The PRoGReSs Model is a dynamic model that quantifies the HBV-infected population by year, disease stage, sex, and age. The model also quantifies the susceptible population by the aforementioned categories with the exclusion of disease stage. The PRoGReSs model is designed to assess the impact of different strategies composed of any combination of perinatal prophylaxes (birth dose, three dose, hepatitis B immune globulin, and antiviral treatment of mothers) and/or the treatment of the population in reducing the burden of hepatitis B virus in a country.
The model utilizes inputs that are available for most countries in the literature to compute the size of the HBV-infected population – hepatitis B surface antigen (HBsAg) prevalence, hepatitis B e antigen (HBeAg) prevalence, population, background mortality by age/sex, and current/past vaccination rates. The model estimates perinatal transmission, non-perinatal transmission, and disease progression by calibrating to empirical data – prevalence by age and hepatocellular carcinoma (HCC) incidence and core antibody prevalence.
The model is a dynamic, deterministic mathematical transmission model of the global hepatitis B epidemic structured by age, sex, and region. The model is composed of 21 Global Burden of Disease world regions, and is fitted to data on hepatitis B surface antigen (HBsAg) and hepatitis B e antigen (HBeAg) prevalence, at two time points, and liver cancer deaths for each region independently.
The model incorporates region-specific demographic data on population size, mortality, and fertility schedules, coverage of existing interventions (infant vaccination, birth-dose vaccination, and treatment availability), and assumptions about the natural history of HBV. In the model, mother-to-child transmission, transmission between children, and transmission across the whole population (which includes other forms of transmission including sexual and iatrogenic) are included, the relative strengths of which are inferred through the calibration procedure.
Cost of combined interventions and ratio of HBV and HIV treatment need.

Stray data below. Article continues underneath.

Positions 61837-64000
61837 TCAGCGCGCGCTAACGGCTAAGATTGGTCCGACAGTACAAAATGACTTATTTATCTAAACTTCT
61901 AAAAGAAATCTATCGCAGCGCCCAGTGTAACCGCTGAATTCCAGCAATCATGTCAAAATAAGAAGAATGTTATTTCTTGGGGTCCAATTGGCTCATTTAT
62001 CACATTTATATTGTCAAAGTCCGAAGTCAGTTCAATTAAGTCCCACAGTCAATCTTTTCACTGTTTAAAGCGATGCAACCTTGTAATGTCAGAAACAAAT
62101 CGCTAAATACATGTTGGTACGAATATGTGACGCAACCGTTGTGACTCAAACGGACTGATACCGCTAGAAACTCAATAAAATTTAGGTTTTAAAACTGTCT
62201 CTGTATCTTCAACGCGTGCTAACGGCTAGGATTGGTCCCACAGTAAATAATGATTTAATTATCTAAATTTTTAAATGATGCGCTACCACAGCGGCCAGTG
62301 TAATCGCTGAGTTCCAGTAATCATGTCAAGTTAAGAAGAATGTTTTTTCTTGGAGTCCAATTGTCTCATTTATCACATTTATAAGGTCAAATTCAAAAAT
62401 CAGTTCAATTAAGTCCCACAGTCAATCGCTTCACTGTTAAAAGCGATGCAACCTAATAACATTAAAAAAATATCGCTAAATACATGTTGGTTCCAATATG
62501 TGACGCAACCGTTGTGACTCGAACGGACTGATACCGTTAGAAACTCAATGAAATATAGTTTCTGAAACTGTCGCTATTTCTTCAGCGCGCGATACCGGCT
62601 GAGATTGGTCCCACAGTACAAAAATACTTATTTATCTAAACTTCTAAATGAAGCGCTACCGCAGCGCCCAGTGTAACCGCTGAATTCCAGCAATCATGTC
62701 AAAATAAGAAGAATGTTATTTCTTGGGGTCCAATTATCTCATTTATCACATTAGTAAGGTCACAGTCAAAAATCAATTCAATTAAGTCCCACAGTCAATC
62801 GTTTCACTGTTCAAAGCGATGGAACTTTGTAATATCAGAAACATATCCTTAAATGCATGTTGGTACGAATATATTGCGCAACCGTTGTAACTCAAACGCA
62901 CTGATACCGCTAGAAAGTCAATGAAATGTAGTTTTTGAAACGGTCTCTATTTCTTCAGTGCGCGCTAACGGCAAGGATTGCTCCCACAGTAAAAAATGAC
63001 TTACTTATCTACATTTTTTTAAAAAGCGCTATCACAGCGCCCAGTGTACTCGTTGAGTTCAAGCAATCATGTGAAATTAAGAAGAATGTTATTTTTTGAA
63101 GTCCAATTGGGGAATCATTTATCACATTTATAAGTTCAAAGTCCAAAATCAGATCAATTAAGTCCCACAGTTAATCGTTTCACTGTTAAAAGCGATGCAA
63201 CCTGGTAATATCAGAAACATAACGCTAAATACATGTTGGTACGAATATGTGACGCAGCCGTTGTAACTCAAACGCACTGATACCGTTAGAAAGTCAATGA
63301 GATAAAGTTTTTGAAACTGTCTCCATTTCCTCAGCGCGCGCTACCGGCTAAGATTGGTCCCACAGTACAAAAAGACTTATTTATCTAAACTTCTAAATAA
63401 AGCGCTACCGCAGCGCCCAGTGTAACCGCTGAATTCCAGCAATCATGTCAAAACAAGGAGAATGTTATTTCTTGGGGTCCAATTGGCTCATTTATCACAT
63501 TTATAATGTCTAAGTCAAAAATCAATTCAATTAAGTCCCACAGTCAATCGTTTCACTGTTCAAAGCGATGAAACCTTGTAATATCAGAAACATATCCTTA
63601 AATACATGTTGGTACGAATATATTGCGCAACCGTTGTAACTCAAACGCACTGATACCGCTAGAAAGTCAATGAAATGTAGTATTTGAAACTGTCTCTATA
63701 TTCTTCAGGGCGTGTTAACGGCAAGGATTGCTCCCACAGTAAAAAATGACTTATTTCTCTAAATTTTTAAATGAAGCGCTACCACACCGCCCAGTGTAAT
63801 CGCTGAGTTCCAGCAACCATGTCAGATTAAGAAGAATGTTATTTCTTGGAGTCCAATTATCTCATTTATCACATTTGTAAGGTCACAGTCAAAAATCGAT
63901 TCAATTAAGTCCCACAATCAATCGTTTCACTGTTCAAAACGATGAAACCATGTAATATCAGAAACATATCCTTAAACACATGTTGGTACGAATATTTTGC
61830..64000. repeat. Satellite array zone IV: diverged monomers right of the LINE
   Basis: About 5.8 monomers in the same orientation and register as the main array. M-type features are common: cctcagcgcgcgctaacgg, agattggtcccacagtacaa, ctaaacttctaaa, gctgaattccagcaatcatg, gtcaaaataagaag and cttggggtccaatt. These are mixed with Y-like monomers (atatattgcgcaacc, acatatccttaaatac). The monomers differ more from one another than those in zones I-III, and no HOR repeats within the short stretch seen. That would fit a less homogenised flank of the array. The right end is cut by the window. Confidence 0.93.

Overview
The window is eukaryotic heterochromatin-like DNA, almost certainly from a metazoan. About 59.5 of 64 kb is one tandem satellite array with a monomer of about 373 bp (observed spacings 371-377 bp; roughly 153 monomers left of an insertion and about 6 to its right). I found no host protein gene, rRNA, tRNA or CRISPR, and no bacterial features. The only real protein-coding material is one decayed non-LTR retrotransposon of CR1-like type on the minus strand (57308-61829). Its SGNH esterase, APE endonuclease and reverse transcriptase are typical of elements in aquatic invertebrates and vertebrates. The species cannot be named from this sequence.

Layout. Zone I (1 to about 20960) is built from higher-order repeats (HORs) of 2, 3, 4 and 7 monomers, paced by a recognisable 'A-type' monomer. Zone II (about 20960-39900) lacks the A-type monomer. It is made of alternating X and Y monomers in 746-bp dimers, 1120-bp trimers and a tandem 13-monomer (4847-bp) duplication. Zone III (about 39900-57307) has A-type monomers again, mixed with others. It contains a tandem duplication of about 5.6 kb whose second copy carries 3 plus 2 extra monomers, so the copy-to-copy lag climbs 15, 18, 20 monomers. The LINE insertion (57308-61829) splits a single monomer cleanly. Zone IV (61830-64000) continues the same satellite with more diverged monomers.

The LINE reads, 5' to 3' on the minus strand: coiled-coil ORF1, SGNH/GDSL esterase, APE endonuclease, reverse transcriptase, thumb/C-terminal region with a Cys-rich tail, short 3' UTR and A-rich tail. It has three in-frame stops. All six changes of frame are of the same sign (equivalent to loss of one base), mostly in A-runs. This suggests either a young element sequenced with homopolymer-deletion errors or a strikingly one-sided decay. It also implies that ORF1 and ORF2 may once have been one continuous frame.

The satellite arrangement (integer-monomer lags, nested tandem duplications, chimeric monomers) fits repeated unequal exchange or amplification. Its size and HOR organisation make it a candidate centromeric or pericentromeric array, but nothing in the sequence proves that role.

(A) Cost of combined interventions with and without cure. The solid lines represent the cost of the combined interventions in the absence of a cure. The dotted lines represent the costs with the introduction of a cure in 2025. The blue lines represent the total global cost. The red lines represent the costs incurred in LICs and LMICs only (as defined by the World Bank in 201430).
(B) Ratio of people requiring treatment for HBV (modelled estimates for 2025) to people requiring treatment for HIV (HIV estimate from UNAIDS 201331). HBV=hepatitis B virus. LICs=low-income countries. LMICs=lower-middle-income countries.
From Nayagam, S., Thursz, M., Sicuri, E., Conteh, L., Wiktor, S., Low-Beer, D. L., & Hallett, T. B. (2016). Requirements for global elimination of hepatitis B: a modelling study. Lancet Infectious Diseases, 16(12), 1399-1408. Licensed under a Creative Commons Attribution License
Model name: Hepatitis B model
Modellers: Xi Li
The model was developed by Susan T Goldstein and colleagues at Centers for Disease Control and Prevention (CDC). It is a deterministic model of global hepatitis B burden. The age- and region-specific risk of developing acute and chronic hepatitis B infection was determined by the prevalence of hepatitis B virus seromarkers in early childhood and at the age of peak prevalence reported in literature and serosurvey reports. The risk of death from cirrhosis and hepatocellular carcinoma was derived from death registries, cancer registries and cohort studies in multiple countries. The lives that are saved by hepatitis B vaccine is calculated as the difference between predicted deaths from hepatitis B in an unvaccinated cohort and a vaccinated cohort, the latter based on the vaccination coverage of the cohort and assumptions on vaccine efficacy.
Goldstein, S. T., Zhou, F., Hadler, S. C., Bell, B. P., Mast, E. E., & Margolis, H. S. (2005). A mathematical model to estimate global hepatitis B disease burden and vaccination impact. Int J Epidemiol, 34(6), 1329-1339.